Never Knowingly Undersold. These “three funny sounding words”, as John Lewis calls them in their current crop of print ads, sum up the retailer’s unchanging price promise to customers. It’s a promise they’ve stuck to since 1925 and one they maintain they’ll always honour. Indeed why wouldn’t they – good value never goes out of fashion.
But are they really that funny sounding? There’s certainly a distinctive character to them, which is an undoubted plus. A more straightforward trio such as Always Good Value would also be more forgettable.
“To begin at the beginning is, next to ending at the end, the whole art of writing; as for the middle you may fill it in with any rubble that you choose. But the beginning and the end, like the strong stone outer walls of mediaeval buildings, contain and define the whole,” says Hillair Belloc in On Nothing and Kindred Subjects.
“Remove everything that has no relevance to the story,” says Chekhov.
Two top takes on what goes into good storytelling, and what stays out.
When Benjamin Britten took a Baroque theme by Henry Purcell and adapted it to accompany a film called Instruments of the Orchestra, he gave it the clear and engaging title The Young Person’s Guide to the Orchestra. “Programmers often wanted to call it Variations on a Theme by Henry Purcell,” according to Ian Bostridge. “But Britten objected – he didn’t want to sound pretentious, preferring to stick with the title that has endured.”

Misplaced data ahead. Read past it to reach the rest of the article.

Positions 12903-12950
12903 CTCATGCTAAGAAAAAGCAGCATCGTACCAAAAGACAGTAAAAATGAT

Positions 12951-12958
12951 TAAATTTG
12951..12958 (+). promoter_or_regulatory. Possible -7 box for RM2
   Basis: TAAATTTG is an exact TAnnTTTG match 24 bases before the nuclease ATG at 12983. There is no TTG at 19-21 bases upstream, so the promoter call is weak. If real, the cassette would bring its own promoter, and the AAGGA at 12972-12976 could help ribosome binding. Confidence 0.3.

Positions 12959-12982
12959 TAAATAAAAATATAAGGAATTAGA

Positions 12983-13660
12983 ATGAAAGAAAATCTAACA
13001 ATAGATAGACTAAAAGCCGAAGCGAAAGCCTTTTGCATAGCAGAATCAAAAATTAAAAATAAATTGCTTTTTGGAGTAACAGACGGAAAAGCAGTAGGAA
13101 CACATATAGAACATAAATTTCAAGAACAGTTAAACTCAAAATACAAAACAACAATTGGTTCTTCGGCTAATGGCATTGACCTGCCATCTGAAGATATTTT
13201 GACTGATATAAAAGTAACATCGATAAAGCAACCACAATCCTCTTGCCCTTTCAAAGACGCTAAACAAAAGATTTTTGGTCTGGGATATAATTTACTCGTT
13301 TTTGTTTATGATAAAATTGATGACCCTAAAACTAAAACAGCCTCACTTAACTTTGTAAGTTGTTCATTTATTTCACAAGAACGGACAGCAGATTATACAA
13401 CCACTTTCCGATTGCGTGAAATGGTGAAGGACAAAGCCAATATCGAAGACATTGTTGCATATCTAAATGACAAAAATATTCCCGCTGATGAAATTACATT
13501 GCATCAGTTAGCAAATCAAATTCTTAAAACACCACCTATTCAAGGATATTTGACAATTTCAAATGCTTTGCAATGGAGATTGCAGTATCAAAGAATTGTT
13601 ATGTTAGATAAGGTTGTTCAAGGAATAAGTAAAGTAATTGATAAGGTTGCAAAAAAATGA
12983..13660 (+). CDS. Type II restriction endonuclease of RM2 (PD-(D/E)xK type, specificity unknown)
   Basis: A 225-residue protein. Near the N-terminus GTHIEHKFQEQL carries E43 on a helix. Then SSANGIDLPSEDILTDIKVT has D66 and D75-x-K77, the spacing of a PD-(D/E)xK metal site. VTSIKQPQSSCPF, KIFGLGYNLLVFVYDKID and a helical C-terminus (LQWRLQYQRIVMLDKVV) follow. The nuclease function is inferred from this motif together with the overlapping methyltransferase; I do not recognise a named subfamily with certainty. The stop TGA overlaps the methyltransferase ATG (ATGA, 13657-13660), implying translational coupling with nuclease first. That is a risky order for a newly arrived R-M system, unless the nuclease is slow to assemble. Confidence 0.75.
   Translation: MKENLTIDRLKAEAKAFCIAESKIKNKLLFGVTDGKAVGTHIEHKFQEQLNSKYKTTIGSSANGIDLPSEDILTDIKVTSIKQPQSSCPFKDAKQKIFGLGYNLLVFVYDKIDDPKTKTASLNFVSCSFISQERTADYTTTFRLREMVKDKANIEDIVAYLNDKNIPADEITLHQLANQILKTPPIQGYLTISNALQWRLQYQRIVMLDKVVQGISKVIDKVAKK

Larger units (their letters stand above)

As a young person, I doubt I would’ve taken much notice of Variations on a Theme by Henry Purcell – vari-what? Purce-who?? But I remember being enthralled by The Young Person’s Guide – it talked directly to me, after all, and proved to be every bit as illuminating as its title suggested.
From classic classicals to corporate comms – it pays to make sure your writing’s right for your audience.
To be clear should you always be concise? It can be tempting to conflate the two – after all, clarity and concision often go hand in hand. But they are not joined at the hip. There are times when you need to take more words to make yourself clear. Michael Skapinker makes this point in the FT when exploring the dangers of beeing too chatty and informal for non-native English speakers: Rather than saying ‘I agreed to put him up’, “far better to say ‘I agreed to offer him accommodation’. The words may be longer but the meaning is easier to grasp.”
So if being clear isn’t always about being concise, what is it about? For me it’s more akin to bringing things into sharp focus. Clearly revealing the real reality, no matter how messy or complex. At times that can take a fair few words to communicate clearly and characterfully. But the result is more representative, more faithful, more vivid – and consequently all the more compelling and memorable.